ScotRail train staff are poised to take strike action during the COP26 climate summit in Scotland next month (November), as part of a long-running dispute over pay and conditions.
The RMT union on Monday said it was rejecting the latest “pitiful” offer from the firm and delegates had voted to press ahead with strike action.
ScotRail had offered a deal amounting to a 2.5% pay increase backdated to 1 April 2021, and a 2.2% rise effective from 1 April next year, plus a one-off £300 payment for staff working during COP26.
If agreement is unable to be reached, it will mean industrial action will take place between 1-12 November, coinciding with the United Nations event, and could mean disruption to train services just as thousands of people are visiting Glasgow to attend or follow the summit.
According to a ScotRail spokesman, it was “extremely disappointing” the RMT was rejecting what it called “a very good pay offer, negotiated over several weeks”.
The Scottish government told the BBC: “Having taken nearly two weeks to tell ScotRail they were rejecting the offer, ScotRail sought to return immediately to the table to focus on the area the RMT said publicly was their one remaining concern – rest day working.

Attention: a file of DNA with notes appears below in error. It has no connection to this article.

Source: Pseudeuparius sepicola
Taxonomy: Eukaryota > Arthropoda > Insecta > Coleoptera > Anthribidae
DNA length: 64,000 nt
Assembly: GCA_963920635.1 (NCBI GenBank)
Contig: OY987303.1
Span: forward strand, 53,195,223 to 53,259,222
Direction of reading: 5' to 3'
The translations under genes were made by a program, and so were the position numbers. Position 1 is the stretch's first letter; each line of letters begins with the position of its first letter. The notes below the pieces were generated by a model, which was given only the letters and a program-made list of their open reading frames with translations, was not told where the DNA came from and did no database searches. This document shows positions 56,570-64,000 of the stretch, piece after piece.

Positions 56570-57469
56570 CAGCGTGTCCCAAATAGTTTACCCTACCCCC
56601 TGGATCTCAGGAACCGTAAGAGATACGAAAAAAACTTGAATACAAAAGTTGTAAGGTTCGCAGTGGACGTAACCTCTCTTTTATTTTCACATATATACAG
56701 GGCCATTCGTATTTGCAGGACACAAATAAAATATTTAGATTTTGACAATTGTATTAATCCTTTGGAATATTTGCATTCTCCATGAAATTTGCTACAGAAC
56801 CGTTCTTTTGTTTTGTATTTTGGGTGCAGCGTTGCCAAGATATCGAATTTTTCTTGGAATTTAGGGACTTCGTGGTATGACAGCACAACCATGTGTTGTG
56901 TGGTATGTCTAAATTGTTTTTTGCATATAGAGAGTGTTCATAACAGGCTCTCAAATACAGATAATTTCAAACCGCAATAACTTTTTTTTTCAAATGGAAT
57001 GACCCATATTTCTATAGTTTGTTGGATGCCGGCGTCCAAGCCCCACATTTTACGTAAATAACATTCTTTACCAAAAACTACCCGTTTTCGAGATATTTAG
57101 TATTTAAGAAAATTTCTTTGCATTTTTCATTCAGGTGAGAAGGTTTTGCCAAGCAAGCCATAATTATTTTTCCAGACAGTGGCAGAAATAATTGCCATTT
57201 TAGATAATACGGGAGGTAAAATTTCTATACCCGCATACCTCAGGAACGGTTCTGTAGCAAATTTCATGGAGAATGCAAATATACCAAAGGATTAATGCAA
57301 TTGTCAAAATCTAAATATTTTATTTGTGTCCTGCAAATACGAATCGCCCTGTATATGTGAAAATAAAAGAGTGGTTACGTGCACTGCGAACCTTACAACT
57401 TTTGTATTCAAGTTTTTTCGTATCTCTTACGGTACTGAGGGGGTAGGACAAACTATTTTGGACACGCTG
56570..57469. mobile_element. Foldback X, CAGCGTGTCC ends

“An offer in this regard was made, the RMT undertook to consider it. We fully expected their representatives to return with a counter offer – that after all is the nature of negotiations – yet the RMT leadership rejected that offer out of hand and returned to the issue of pay.”
However, RMT general secretary Mick Lynch said of the process: “We have been given a wholly arbitrary deadline of 5pm on Wednesday to accept this deal or the whole pay offer will be pulled. You cannot conduct serious negotiations with that sort of gun pointed at your head.”
The TSSA union, which represents conductors and revenue teams, has accepted the ScotRail deal and so its members will not be joining in with any strike action, should it go ahead.